Way back in February when I was enjoying a family-and-friends vacation on New Providence in the Bahamas I wisely hired the best – and the only – bird guide on the island, Carolyn Wardle, for half a day to show me around some of the hotspots and help me find endemics and other species I wanted to see. Within ten minutes of picking me up Carolyn was pulling over on the side of the road at a completely nondescript spot. Why? Pied Imperial Pigeons, that’s why! It was perhaps the oddest life bird I got in my too short time in the Bahamas, a bird that does not belong in the western hemisphere at all. So what is it doing in the Bahamas?
It is unclear when, exactly, the Pied Imperial Pigeon became established on New Providence in the Bahamas other than it happened in the last decade. The first record in eBird for this southeast Asian native is from 2007 and then none show up in the eBird database until 2011. After that they become more regular and now checklists showing more than a dozen at a time are common. They are concentrated in a small area on the northeastern part of the island. In addition to the date of the bird’s establishment being unclear, the way that it happened is unknown though a quick Google search for “Pied Imperial Pigeon for sale” shows that they are not uncommonly offered, though they are pricey.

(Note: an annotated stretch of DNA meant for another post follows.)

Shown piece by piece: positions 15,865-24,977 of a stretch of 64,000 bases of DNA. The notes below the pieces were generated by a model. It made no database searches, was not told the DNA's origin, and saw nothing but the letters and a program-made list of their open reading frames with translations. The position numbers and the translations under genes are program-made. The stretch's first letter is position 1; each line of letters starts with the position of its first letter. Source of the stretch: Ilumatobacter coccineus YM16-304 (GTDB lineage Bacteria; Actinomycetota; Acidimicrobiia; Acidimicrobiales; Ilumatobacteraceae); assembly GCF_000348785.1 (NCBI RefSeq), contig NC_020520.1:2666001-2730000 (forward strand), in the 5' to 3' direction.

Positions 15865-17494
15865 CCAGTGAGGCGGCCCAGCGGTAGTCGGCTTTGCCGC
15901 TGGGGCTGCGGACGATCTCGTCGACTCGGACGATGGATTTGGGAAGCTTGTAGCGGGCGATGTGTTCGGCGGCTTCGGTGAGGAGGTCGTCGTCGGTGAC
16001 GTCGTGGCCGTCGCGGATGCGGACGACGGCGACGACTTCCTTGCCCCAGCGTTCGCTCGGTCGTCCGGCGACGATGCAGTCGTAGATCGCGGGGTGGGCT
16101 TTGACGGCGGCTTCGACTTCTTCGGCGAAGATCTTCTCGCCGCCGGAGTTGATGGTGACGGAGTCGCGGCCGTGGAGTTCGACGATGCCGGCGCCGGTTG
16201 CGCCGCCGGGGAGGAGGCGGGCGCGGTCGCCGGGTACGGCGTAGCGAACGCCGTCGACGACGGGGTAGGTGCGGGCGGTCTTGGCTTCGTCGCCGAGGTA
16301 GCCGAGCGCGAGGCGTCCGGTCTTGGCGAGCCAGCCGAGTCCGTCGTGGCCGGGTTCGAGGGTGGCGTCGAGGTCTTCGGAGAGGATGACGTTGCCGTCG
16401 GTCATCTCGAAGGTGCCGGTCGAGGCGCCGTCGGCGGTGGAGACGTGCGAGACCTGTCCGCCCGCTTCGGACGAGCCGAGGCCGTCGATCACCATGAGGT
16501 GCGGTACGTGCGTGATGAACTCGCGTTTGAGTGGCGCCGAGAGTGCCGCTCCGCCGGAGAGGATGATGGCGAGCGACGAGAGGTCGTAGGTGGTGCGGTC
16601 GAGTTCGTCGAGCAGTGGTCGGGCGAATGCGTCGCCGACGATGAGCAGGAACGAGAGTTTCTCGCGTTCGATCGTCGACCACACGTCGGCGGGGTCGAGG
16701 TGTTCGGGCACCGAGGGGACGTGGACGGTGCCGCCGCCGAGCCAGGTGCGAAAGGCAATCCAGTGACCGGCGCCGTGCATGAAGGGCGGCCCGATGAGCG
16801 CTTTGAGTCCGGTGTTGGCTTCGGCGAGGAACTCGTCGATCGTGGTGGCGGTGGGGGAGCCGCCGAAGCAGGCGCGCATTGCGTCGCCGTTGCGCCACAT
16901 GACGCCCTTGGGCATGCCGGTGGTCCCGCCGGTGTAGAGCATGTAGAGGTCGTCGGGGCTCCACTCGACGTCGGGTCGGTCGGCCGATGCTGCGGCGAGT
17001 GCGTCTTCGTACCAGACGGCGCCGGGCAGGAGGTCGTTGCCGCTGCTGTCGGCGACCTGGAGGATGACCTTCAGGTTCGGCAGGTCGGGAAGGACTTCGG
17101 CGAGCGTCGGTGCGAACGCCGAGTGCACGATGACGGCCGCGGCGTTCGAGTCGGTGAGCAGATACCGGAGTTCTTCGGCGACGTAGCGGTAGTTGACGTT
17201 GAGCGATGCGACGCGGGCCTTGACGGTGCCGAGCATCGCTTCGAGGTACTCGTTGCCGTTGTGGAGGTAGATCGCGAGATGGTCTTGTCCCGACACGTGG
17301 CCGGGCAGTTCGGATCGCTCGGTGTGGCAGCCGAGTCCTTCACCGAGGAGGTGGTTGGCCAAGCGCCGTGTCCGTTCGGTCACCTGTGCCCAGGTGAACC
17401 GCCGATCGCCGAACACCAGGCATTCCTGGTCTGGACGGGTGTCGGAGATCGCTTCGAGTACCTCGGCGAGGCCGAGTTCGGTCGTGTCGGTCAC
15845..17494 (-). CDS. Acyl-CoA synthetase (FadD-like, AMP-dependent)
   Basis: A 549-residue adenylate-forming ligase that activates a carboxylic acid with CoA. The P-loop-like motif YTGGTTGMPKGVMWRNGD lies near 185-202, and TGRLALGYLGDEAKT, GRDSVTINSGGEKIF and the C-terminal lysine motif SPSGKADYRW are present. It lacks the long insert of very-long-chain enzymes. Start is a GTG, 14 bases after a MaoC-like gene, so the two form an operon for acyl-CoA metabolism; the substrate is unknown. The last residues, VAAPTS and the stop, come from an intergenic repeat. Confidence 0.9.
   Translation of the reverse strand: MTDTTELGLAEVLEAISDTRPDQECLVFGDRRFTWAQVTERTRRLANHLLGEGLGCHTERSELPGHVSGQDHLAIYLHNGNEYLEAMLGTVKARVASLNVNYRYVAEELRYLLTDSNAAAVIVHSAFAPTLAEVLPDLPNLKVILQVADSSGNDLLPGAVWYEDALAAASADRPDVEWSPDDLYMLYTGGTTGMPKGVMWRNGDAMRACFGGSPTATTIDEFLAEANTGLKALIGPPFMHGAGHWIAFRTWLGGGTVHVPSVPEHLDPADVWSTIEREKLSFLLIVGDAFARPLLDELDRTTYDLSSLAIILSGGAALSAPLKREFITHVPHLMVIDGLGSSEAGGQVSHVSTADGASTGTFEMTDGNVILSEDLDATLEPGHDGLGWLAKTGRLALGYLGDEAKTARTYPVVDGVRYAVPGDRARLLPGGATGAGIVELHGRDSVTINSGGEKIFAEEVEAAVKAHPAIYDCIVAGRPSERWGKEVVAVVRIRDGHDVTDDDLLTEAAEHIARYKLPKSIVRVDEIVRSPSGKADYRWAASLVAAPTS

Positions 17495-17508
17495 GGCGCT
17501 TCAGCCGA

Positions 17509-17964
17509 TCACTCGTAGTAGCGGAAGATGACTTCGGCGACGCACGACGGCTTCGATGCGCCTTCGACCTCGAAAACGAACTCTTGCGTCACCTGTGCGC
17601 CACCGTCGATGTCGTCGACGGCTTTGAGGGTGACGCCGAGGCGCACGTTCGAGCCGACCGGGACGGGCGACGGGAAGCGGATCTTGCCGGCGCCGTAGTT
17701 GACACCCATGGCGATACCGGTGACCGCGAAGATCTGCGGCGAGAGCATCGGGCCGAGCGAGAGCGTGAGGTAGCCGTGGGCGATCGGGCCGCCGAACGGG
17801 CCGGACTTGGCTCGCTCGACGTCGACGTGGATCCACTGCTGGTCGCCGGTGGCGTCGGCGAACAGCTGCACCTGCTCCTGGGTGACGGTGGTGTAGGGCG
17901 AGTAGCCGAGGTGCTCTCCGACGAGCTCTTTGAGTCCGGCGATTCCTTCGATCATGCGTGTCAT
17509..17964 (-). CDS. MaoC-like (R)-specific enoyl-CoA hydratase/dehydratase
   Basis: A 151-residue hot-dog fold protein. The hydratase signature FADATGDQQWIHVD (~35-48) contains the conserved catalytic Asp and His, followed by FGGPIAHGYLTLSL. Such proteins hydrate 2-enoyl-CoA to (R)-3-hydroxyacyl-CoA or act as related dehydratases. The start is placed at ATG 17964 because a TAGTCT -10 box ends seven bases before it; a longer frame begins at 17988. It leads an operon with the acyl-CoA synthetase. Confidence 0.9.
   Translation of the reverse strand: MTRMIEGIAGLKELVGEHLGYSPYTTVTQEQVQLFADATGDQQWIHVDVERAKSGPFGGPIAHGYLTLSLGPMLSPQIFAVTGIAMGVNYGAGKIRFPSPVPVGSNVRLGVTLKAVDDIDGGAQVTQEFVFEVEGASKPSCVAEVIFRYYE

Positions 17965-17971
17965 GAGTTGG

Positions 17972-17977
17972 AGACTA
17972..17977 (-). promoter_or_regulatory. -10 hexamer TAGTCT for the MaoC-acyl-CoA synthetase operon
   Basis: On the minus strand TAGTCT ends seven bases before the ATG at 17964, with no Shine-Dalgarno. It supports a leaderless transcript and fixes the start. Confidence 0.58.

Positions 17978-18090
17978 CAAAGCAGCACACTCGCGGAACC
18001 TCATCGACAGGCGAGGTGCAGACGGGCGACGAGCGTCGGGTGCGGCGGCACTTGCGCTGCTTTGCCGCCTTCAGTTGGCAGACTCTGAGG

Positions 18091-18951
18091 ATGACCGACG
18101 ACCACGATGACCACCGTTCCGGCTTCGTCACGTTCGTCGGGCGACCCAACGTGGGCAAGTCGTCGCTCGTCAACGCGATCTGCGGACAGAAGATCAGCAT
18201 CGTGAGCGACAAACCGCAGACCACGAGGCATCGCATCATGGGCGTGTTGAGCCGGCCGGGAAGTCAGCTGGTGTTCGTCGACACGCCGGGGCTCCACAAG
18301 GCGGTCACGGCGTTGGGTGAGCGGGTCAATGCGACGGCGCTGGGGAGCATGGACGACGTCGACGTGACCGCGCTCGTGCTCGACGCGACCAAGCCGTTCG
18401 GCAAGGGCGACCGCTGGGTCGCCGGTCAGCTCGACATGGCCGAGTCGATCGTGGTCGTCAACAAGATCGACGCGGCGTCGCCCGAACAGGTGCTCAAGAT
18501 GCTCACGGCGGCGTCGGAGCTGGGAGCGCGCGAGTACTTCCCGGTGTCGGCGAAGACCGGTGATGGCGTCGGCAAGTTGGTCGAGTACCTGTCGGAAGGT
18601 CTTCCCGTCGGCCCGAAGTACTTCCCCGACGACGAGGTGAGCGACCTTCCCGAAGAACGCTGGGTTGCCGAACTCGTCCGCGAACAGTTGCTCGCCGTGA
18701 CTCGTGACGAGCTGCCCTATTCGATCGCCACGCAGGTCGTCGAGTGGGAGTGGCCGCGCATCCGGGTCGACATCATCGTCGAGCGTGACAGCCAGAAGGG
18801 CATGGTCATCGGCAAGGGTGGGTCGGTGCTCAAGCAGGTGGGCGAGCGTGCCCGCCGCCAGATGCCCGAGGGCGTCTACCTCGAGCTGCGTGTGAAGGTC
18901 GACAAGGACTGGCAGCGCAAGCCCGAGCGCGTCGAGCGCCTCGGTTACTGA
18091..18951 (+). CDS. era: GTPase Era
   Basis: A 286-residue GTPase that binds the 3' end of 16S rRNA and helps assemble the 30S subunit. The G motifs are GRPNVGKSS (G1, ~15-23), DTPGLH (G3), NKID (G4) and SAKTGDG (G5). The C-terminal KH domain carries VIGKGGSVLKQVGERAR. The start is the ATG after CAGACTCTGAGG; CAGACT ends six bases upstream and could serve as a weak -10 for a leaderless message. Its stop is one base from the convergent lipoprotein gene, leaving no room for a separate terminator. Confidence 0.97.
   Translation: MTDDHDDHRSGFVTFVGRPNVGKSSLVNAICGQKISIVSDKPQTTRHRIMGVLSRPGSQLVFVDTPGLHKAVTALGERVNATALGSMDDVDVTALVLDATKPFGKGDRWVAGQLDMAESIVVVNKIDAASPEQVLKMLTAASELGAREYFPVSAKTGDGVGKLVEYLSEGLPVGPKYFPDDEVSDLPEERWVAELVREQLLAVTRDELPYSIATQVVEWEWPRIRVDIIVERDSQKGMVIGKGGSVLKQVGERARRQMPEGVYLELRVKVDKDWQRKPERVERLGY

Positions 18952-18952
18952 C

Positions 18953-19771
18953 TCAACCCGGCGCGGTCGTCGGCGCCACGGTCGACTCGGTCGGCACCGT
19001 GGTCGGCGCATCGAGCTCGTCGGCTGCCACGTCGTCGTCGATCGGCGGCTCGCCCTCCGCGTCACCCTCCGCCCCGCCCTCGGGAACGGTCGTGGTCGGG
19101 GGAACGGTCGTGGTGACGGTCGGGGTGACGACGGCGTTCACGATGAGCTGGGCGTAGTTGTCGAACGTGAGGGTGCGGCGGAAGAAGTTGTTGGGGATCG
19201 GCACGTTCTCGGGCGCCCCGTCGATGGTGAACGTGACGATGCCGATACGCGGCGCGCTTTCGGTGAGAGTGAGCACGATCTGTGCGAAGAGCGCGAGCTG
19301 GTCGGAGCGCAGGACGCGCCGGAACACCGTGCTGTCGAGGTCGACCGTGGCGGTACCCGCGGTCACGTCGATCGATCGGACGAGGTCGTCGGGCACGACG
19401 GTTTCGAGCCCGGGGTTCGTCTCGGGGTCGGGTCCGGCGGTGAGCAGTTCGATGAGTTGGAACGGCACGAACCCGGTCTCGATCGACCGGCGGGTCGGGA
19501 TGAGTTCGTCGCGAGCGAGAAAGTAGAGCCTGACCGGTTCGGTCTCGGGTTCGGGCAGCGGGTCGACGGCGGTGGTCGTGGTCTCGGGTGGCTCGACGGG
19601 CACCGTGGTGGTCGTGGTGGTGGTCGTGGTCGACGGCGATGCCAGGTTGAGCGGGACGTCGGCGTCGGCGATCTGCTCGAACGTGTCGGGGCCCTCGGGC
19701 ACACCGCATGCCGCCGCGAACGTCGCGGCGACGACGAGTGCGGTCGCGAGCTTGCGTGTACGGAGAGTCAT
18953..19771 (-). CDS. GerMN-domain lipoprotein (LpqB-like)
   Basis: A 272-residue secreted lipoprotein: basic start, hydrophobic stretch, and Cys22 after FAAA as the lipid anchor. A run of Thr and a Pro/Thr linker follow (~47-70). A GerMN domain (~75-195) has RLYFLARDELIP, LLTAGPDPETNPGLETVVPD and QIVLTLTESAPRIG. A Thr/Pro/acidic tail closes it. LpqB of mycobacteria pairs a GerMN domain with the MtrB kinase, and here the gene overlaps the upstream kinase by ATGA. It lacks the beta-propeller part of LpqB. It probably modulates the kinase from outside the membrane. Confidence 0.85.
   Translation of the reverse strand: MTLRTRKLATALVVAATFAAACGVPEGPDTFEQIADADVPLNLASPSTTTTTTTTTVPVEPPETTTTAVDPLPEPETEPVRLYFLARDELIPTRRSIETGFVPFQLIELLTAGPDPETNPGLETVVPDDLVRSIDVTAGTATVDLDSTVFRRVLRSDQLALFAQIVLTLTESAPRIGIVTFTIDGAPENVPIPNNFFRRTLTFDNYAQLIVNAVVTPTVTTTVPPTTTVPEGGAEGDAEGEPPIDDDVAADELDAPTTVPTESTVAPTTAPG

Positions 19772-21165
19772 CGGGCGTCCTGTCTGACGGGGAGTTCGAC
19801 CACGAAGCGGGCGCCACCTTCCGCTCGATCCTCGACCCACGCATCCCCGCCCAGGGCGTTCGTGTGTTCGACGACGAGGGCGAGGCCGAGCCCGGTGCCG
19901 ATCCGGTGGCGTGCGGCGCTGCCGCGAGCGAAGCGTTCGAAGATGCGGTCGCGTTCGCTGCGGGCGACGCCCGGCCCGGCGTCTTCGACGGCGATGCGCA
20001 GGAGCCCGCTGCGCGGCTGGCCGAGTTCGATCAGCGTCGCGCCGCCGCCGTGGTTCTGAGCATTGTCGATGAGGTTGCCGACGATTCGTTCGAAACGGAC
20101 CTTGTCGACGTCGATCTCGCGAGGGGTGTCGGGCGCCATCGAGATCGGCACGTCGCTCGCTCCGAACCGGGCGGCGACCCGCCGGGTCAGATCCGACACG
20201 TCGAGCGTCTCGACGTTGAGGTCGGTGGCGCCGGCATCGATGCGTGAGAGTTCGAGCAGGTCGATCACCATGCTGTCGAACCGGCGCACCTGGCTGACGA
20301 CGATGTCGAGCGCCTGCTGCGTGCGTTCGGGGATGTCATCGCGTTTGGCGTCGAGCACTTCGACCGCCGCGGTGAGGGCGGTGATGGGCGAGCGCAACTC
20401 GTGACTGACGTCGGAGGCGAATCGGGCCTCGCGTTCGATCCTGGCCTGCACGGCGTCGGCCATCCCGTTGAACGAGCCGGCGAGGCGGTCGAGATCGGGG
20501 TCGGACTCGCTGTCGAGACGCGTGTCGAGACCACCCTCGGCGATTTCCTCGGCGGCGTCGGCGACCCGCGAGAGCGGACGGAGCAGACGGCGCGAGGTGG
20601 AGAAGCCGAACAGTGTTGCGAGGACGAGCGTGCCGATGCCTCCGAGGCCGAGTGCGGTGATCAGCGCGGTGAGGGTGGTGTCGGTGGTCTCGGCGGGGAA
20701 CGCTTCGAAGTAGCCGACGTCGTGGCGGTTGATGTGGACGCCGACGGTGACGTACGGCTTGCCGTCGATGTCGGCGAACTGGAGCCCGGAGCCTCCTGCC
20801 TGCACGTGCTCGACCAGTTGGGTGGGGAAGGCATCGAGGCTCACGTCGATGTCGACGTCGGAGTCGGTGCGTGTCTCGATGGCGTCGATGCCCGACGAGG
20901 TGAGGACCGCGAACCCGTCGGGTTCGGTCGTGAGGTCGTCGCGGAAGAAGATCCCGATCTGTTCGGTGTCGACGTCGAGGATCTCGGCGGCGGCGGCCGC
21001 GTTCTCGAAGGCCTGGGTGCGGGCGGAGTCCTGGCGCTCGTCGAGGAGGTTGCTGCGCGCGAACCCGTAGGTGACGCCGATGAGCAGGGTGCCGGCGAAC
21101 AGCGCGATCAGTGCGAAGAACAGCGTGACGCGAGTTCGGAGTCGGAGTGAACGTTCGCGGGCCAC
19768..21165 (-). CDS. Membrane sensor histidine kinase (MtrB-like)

Carolyn and I saw at least five of this fine species, all in seemingly good health and free-flying and wild as you could expect. Though I tend not to be a fan of introduced species (and the Eurasian Collared-Doves that infest New Providence are a good explanation as to why) this bird is impressive and, hopefully, not likely to spread like wildfire. And seeing a Pied Imperial Pigeon in the Bahamas is a heck of a lot easier than travelling to Papua New Guinea!
Pied Imperial Pigeons are big birds and their taxonomy is murky as best. There is a ton of debate as to how many species and subspecies there are within the taxon and I’m really unsure, seeing as I have no experience with them, as to which population the New Providence birds descend from. Any Pied Imperial Pigeon experts out there care to hazard a guess?
Whatever their origin, I appreciated these impressive Columbids. If you get to New Providence hopefully you can too!